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    8. "Before the Immaculate Conception was defined, its opponents such as the great St. Thomas Aquinas got the benefit of the doubt."

      Only in hindsight. When he was living, he was just a Catholic with one opinion who was in disagreement with another Catholic with a different opinion. Again, radical toleration of uncertainty on non-dogmatic issues in order to support "development of doctrine." I extend a similar toleration to Orthodox disputes, except in support of the attempt to preserve the Faith unchanged.

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    9. I'm not the one making excuses for remarriage after divorce or, now, contraception.

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    10. God's not a moralist. He cares as much about the most abstract doctrine as he does about morals. If God didn't revoke the Catholic claim to truth over a non-dogmatic disagreement over doctrine in the Middle Age, he does not over non-dogmatic disagreements in the Orthodox Church.

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    11. Tell you what, Blogger: I'll embezzle 10 grand from my job and try the "God's not a moralist and this is non-dogmatic" defense at my trial. The Orthodox' excuses regarding adulterous second marriages and regarding contraception are just as ridiculous. Bet you're not a born Orthodox. They get the benefit of the doubt, not having chosen schism, and wouldn't be arguing with me online. There is no such thing as the Orthodox Church.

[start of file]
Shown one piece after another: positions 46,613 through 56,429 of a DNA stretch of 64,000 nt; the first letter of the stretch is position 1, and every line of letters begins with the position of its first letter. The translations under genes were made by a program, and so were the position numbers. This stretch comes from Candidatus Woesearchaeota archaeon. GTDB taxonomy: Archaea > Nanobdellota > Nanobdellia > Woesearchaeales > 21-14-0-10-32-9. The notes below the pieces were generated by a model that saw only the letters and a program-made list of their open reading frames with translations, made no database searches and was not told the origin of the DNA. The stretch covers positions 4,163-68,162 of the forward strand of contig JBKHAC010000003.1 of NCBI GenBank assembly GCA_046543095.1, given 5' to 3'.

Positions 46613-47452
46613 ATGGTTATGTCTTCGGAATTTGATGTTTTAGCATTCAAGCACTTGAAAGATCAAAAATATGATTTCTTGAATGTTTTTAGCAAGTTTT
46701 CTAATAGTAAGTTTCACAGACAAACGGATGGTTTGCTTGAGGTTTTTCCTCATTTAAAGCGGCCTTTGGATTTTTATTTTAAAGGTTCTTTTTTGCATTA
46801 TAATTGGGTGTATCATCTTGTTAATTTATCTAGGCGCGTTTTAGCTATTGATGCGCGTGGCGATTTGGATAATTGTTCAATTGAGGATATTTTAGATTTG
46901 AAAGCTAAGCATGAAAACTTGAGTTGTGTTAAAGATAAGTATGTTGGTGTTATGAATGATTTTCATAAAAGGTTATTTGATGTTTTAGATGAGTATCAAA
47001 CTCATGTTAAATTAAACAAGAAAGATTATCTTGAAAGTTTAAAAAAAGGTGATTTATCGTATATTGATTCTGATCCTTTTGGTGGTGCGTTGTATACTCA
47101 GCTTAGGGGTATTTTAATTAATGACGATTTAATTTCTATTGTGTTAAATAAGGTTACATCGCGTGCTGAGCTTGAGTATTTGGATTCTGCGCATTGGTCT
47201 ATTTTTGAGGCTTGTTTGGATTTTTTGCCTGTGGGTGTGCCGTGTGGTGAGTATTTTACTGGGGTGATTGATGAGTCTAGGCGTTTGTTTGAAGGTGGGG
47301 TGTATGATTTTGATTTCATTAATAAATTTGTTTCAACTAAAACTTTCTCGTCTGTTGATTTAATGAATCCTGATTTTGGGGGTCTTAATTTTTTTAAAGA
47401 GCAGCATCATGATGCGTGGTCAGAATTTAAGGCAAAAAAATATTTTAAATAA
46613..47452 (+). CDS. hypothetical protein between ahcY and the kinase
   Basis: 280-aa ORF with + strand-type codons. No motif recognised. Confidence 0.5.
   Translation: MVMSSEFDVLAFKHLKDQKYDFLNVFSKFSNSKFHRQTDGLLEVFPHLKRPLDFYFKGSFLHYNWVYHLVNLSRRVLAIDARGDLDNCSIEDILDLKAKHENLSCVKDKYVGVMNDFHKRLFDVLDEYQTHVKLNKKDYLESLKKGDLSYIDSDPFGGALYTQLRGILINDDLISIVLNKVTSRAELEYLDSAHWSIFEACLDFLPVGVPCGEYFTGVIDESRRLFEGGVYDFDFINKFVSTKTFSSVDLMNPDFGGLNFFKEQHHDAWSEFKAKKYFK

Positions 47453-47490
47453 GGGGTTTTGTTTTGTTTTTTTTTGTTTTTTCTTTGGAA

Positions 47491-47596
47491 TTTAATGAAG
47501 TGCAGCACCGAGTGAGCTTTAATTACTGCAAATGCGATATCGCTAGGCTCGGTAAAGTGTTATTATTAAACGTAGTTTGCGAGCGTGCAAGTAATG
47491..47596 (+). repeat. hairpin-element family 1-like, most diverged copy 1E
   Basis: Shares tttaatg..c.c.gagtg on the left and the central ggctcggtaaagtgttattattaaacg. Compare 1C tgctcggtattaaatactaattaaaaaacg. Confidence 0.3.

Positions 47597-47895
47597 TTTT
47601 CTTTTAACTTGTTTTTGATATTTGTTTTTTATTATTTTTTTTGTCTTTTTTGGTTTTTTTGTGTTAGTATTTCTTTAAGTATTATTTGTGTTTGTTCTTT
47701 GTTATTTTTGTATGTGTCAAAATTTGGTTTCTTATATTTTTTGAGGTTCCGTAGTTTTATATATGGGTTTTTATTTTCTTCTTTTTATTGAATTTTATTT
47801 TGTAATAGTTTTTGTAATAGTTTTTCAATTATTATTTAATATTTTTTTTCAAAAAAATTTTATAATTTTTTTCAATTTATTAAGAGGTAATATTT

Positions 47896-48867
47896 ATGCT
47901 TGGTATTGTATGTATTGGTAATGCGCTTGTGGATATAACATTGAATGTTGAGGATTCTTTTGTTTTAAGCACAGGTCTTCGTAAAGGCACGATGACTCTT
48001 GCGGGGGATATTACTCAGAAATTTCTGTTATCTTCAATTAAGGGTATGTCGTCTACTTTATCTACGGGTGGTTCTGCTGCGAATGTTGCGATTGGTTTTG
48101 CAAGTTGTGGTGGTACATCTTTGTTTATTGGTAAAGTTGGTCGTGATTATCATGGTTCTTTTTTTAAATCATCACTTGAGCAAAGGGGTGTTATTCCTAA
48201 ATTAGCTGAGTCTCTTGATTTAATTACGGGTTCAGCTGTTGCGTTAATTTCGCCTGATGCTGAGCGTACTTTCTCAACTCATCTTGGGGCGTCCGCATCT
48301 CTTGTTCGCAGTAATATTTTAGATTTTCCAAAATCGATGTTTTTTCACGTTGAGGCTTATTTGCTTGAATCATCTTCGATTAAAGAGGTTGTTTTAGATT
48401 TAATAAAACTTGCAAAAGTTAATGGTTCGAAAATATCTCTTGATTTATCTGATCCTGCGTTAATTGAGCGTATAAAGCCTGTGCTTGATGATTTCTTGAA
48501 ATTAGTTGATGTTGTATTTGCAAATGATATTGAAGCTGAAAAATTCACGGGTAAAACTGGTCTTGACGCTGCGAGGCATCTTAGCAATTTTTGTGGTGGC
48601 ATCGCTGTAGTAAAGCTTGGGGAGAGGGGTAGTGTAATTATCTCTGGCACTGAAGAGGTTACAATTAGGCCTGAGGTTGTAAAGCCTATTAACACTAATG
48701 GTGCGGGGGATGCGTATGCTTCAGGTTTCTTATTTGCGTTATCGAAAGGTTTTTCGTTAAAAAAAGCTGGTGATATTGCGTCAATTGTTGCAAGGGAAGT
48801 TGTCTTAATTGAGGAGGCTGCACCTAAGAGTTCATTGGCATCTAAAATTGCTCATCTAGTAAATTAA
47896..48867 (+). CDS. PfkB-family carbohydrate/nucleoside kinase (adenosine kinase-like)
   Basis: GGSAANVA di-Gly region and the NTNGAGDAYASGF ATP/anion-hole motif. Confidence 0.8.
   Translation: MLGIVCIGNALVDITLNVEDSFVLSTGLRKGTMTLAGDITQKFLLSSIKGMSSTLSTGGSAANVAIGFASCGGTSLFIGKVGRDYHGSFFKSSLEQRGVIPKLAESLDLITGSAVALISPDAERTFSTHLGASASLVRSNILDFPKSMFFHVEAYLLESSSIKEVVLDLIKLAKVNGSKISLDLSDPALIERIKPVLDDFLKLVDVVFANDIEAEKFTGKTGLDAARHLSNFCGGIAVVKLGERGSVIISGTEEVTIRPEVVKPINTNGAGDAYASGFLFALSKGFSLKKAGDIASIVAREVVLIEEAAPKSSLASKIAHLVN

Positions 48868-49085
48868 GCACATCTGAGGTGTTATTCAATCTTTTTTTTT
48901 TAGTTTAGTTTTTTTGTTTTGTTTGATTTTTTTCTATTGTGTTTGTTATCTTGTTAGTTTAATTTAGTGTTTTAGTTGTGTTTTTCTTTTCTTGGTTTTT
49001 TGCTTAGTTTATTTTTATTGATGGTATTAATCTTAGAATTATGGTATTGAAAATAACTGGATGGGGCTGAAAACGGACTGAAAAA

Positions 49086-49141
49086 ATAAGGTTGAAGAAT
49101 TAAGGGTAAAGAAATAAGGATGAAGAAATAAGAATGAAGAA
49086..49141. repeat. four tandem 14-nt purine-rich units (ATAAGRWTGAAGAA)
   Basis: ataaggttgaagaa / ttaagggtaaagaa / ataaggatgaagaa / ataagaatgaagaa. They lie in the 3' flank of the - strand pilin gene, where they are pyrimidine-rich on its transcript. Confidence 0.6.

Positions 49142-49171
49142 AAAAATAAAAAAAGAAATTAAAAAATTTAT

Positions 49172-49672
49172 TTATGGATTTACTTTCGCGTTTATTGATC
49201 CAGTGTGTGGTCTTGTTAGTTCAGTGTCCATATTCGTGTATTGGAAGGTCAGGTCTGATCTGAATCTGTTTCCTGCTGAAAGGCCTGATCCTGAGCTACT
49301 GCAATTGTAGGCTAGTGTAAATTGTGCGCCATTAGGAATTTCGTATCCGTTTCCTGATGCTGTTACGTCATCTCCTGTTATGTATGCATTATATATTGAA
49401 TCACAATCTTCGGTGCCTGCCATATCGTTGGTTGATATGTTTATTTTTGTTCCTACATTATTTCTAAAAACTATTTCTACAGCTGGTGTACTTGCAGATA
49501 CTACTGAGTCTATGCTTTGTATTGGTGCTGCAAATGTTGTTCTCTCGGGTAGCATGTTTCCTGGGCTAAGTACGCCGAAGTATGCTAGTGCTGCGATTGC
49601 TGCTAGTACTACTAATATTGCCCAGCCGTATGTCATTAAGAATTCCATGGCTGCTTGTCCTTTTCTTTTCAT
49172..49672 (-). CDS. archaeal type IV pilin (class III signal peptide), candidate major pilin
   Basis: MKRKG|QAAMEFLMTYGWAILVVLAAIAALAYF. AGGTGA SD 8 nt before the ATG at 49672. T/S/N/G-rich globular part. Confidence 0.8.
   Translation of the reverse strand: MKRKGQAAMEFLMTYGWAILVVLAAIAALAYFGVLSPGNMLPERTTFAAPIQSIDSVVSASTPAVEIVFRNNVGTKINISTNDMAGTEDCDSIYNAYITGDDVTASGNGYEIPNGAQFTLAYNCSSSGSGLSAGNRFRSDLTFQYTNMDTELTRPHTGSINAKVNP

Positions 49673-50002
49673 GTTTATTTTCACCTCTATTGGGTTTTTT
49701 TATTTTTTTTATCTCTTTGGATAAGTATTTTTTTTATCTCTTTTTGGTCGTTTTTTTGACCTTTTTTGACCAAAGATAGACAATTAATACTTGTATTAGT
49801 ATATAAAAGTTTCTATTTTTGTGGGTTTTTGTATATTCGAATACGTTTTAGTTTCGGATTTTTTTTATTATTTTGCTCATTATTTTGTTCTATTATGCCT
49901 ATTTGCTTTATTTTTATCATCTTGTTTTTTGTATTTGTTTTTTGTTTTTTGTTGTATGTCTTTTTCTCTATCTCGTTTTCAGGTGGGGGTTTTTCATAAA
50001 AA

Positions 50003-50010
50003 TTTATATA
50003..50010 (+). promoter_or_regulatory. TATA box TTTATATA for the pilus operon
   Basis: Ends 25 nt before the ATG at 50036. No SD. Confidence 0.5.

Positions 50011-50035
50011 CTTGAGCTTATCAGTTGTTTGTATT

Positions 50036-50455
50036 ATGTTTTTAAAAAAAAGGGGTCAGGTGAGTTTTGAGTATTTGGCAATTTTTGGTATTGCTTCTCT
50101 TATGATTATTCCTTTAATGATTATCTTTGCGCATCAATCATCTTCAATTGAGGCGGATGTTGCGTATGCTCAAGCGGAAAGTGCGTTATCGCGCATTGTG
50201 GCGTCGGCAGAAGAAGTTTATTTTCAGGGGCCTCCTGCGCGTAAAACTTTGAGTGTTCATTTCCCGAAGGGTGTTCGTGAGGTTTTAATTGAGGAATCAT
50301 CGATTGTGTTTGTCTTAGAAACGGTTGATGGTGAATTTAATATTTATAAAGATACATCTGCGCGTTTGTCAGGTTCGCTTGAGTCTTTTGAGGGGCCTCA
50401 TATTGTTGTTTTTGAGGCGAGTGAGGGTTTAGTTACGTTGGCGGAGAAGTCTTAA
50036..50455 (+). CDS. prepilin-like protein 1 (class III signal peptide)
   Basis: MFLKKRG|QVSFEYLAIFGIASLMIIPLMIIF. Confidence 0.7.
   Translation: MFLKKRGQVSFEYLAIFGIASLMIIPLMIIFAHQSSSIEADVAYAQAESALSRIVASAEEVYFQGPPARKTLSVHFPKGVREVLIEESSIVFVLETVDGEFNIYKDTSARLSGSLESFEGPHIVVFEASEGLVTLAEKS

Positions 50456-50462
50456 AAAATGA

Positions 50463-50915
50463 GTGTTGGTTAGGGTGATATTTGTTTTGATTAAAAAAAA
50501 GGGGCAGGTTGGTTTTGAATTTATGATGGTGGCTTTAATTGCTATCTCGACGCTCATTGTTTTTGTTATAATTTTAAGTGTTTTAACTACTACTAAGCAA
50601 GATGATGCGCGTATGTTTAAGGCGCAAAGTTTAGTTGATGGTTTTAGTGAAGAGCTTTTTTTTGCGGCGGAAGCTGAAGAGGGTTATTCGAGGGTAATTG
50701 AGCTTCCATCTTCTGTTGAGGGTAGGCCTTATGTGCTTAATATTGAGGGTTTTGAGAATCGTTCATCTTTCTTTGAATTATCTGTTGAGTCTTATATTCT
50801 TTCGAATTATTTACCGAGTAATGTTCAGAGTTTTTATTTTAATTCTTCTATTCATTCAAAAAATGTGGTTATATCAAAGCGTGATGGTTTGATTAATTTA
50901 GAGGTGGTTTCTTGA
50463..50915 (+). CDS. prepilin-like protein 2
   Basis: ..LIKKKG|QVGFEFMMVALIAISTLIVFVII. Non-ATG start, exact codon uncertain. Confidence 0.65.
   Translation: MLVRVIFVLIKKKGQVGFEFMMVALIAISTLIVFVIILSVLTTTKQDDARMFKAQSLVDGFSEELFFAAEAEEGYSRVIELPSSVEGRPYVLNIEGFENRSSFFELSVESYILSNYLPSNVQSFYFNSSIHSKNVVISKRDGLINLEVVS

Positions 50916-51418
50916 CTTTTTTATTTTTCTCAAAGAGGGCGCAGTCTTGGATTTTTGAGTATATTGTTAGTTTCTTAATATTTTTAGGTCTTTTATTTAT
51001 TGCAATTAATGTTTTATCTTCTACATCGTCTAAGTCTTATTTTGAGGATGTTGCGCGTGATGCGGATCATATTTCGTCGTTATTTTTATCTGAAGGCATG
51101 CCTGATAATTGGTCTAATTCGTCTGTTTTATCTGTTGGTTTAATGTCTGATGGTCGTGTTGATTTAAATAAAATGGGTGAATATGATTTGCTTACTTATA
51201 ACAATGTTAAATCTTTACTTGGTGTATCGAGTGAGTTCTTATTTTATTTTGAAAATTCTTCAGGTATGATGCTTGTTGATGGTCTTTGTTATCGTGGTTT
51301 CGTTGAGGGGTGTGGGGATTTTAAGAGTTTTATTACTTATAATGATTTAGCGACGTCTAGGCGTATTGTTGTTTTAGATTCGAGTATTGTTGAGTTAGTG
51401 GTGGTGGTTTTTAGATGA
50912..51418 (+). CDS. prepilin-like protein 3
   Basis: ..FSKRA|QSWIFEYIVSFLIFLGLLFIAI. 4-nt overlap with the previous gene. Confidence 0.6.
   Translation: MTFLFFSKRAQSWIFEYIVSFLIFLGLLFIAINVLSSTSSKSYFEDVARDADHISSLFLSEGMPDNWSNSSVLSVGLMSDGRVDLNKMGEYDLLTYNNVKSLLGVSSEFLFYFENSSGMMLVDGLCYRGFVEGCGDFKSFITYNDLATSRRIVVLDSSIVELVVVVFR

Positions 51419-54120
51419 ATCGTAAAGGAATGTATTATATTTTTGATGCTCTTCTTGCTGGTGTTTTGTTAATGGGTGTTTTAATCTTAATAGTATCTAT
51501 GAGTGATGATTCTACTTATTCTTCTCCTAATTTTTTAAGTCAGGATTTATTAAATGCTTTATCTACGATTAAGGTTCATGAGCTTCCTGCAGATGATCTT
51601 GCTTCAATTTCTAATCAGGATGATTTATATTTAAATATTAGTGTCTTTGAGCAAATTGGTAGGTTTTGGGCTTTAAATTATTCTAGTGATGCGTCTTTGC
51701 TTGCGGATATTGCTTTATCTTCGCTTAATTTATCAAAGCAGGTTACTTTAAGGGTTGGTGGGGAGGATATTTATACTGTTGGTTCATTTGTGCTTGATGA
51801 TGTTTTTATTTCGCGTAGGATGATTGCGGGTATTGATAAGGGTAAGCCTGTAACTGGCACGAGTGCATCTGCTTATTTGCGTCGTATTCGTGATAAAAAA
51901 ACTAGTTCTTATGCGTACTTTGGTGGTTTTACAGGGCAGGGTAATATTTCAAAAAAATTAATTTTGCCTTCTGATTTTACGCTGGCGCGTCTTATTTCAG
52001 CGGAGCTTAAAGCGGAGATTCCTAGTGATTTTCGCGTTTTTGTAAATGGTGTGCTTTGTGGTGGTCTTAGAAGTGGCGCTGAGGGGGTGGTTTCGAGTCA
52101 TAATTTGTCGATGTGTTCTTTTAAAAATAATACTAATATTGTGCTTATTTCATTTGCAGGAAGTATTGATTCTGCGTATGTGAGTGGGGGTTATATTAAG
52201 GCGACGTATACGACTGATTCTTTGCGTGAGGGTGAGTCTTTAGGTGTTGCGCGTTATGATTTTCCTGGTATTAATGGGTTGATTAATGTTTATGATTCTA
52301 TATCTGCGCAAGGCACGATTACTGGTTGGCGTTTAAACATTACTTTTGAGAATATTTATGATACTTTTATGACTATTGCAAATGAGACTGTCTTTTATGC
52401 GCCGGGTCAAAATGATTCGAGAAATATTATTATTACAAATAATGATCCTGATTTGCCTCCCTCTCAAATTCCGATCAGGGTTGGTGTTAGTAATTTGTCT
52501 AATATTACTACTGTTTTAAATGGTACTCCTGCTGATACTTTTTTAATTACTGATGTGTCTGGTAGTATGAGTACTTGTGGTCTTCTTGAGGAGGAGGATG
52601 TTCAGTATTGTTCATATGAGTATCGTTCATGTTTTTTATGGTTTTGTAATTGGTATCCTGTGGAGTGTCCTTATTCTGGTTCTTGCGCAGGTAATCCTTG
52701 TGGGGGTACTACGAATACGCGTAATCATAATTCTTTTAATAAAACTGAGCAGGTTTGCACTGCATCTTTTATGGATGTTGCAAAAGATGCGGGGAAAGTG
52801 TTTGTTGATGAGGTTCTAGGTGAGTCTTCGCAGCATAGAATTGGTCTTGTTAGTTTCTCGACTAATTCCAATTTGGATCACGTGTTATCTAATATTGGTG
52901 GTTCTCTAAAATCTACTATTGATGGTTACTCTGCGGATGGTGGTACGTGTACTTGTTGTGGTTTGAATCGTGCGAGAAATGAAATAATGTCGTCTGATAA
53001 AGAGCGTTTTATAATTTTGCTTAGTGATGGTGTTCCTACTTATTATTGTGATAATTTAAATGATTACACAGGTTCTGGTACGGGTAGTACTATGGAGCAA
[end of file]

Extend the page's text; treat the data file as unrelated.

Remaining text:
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    12. It's true, though. God is not a moralist (meaning some do-gooder who *only* cares about righteous living, not doctrine). Like I said, he cares *as much* about doctrine as he does about morals. Maybe you think he doesn't care about what you believe as long as you act right. I believe he cares about both, equally. And if he does, what makes Catholic uncertainty and disagreements about doctrine in past centuries acceptable, but Orthodox disagreements unacceptable because one disagreement deals with family planning? God isn't happy with any failure to preserve the ancient Faith, but neither Church is automatically disproved because of these non-dogmatic disagreements.

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    13. "Family planning"? You changed, and rather recently, copying the Protestants. The Catholic Church didn't.

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    14. No official change. Spiritual fathers, individual bishops, priests, and laity don't have the power. Like dissenting Catholics.

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    15. No official change. [Orthodox] Spiritual fathers, individual bishops, priests, and laity don't have the power.